But Mark, Leica did replace the T2 transistor on all the cameras of that small series they could lay their hands on and AFAIK can still do the T2 upgrade if needed.

Share this post


Link to post
Share on other sites

...do you think , for those buying generic batteries

the "protection circuit" does also exists or not ?  as battery costs a third of the price

 

Best regards

Henry

 

Hello Henry,

 

The reports here (LUF)  say that the replicas have no energy management, that is recognized and used by the camera.

 

They even save on glue 

  , so let's have a look  into  my  'OTB':

 I expected one Resistor, maybe a simple protection circuit.

 

 

...

 

 

I am completely surprised. This I did not expect:

It looks like a full replica, including a DS2438 SOIC-8.

There is a similar protective circuit,  but they used other semiconductors.

Obviously I can recognize everything that correlates to the block diagram.

 

I will not analyse more, so far this battery still works.

But, without functioning level  indicator, as it is described here in the LUF (Anomaly with …)

 

 Maybe one should only reprogram the internal '40-byte nonvolatile user-memory'.(appropriately copy, clone, ..; DS AN)

 

Back to your question.

My copy looks 'all right', but from outside, you can't see what you get.  In the worst case you get what you pay for ...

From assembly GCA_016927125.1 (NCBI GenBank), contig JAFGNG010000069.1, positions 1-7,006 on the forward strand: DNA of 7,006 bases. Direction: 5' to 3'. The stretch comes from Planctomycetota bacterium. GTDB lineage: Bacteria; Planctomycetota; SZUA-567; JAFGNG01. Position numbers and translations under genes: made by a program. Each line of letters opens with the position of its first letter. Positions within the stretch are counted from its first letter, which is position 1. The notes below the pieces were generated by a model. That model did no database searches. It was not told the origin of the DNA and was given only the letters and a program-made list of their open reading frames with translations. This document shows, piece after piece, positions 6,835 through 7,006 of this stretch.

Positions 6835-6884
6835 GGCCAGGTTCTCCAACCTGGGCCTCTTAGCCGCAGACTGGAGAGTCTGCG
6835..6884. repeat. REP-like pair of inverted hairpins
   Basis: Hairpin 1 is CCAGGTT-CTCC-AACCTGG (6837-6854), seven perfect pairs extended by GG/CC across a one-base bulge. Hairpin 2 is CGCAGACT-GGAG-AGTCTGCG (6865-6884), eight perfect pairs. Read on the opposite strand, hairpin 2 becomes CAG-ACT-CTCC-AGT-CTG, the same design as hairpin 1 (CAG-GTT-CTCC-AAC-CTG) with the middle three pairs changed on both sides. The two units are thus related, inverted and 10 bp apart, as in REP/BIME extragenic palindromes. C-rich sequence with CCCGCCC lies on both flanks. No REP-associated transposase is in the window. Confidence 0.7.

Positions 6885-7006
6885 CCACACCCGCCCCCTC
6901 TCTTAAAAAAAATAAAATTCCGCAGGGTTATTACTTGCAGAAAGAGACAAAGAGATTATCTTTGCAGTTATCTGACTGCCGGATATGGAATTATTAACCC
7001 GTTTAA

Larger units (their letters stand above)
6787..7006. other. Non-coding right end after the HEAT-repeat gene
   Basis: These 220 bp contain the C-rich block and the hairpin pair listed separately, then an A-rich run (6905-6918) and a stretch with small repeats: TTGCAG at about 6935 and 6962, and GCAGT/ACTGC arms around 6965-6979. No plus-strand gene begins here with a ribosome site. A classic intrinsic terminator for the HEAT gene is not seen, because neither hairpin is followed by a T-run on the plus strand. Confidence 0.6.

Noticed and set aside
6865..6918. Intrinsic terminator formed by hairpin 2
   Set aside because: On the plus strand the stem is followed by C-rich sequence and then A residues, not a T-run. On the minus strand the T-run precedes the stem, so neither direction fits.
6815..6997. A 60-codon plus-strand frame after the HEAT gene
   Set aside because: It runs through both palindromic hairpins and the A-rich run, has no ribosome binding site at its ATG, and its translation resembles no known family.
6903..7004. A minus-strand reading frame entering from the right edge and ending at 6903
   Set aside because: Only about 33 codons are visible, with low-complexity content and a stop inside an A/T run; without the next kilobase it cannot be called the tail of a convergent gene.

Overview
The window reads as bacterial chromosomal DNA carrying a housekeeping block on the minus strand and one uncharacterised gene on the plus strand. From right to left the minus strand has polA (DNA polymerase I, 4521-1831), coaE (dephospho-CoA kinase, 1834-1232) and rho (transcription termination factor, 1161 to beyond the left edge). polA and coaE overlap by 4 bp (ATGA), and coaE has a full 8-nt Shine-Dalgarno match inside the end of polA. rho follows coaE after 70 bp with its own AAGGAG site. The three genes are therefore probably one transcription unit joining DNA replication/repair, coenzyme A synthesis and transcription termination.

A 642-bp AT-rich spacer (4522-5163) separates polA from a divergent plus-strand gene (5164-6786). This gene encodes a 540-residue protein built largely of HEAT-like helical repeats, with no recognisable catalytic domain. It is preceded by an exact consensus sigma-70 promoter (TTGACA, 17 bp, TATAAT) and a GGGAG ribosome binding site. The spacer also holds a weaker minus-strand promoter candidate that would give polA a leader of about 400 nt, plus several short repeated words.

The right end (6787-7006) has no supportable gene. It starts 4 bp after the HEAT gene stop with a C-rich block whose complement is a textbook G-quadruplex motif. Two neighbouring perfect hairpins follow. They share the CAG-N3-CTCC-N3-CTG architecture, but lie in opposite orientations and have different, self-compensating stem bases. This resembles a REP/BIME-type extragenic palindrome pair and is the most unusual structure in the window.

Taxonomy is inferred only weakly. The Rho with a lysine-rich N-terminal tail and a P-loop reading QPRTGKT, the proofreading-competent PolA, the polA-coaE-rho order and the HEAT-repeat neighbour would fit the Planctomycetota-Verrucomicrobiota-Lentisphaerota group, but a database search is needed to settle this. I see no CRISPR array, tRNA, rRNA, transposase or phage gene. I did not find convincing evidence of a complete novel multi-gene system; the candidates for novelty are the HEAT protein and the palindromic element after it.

Thorsten

Share this post


Link to post
Share on other sites

 

Thank you for the excellent information, Dao De Leitz.

Can you simply make a cast of the battery connections?

Jaapv - algenate? (Is it still used?)

 

If not, then PM me. I will send you a battery.

 

 

 

It still is, however for electronics I would recommend a silicone material.

Share this post


Link to post
Share on other sites

So in summary , not the same protection circuit

but what is annoying is the camera does not recognize the generic battery.

Thank you for this important clarification Thorsten.

Best regards

Henry
 

Share this post


Link to post
Share on other sites

Join the conversation

You can post now and register later. If you have an account, sign in now to post with your account.
Note: Your post will require moderator approval before it will be visible.

Guest
Reply to this topic...

×   Pasted as rich text.   Paste as plain text instead

  Only 75 emoji are allowed.

×   Your link has been automatically embedded.   Display as a link instead

×   Your previous content has been restored.   Clear editor

×   You cannot paste images directly. Upload or insert images from URL.

Loading...

  • Recently Browsing   0 members

    No registered users viewing this page.

×
×
  • Create New...

Important Information

By using this site, you agree to our Terms of Use. We have placed cookies on your device to help make this website better. You can adjust your cookie settings, otherwise we'll assume you're okay to continue., Read more about our Privacy Policy